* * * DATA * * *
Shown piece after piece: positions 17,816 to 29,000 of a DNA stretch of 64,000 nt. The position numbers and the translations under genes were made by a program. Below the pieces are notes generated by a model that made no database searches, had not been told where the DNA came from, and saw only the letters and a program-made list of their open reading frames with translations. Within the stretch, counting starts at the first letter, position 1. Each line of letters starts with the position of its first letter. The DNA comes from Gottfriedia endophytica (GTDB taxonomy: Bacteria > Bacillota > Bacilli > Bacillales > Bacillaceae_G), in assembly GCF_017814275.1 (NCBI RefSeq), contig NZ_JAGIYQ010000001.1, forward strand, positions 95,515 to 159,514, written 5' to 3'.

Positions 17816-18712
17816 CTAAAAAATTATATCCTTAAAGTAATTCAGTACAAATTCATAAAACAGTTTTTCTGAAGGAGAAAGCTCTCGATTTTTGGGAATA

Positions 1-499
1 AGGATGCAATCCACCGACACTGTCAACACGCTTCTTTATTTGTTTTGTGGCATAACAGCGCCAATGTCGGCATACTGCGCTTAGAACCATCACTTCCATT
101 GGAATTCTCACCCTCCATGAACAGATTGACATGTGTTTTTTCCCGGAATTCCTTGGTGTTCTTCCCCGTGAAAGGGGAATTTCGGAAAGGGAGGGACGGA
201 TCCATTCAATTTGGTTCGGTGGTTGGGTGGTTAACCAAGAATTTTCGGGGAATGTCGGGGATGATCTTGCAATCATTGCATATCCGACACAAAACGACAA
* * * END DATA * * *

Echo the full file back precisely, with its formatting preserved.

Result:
Shown piece after piece: positions 17,816 to 29,000 of a DNA stretch of 64,000 nt. The position numbers and the translations under genes were made by a program. Below the pieces are notes generated by a model that made no database searches, had not been told where the DNA came from, and saw only the letters and a program-made list of their open reading frames with translations. Within the stretch, counting starts at the first letter, position 1. Each line of letters starts with the position of its first letter. The DNA comes from Gottfriedia endophytica (GTDB taxonomy: Bacteria > Bacillota > Bacilli > Bacillales > Bacillaceae_G), in assembly GCF_017814275.1 (NCBI RefSeq), contig NZ_JAGIYQ010000001.1, forward strand, positions 95,515 to 159,514, written 5' to 3'.

Positions 17816-18712
17816 CTAAAAAATTATATCCTTAAAGTAATTCAGTACAAATTCATAAAACAGTTTTTCTGAAGGAGAAAGCTCTCGATTTTTGGGAATA

Positions 1-499
1 AGGATGCAATCCACCGACACTGTCAACACGCTTCTTTATTTGTTTTGTGGCATAACAGCGCCAATGTCGGCATACTGCGCTTAGAACCATCACTTCCATT
101 GGAATTCTCACCCTCCATGAACAGATTGACATGTGTTTTTTCCCGGAATTCCTTGGTGTTCTTCCCCGTGAAAGGGGAATTTCGGAAAGGGAGGGACGGA
201 TCCATTCAATTTGGTTCGGTGGTTGGGTGGTTAACCAAGAATTTTCGGGGAATGTCGGGGATGATCTTGCAATCATTGCATATCCGACACAAAACGACAA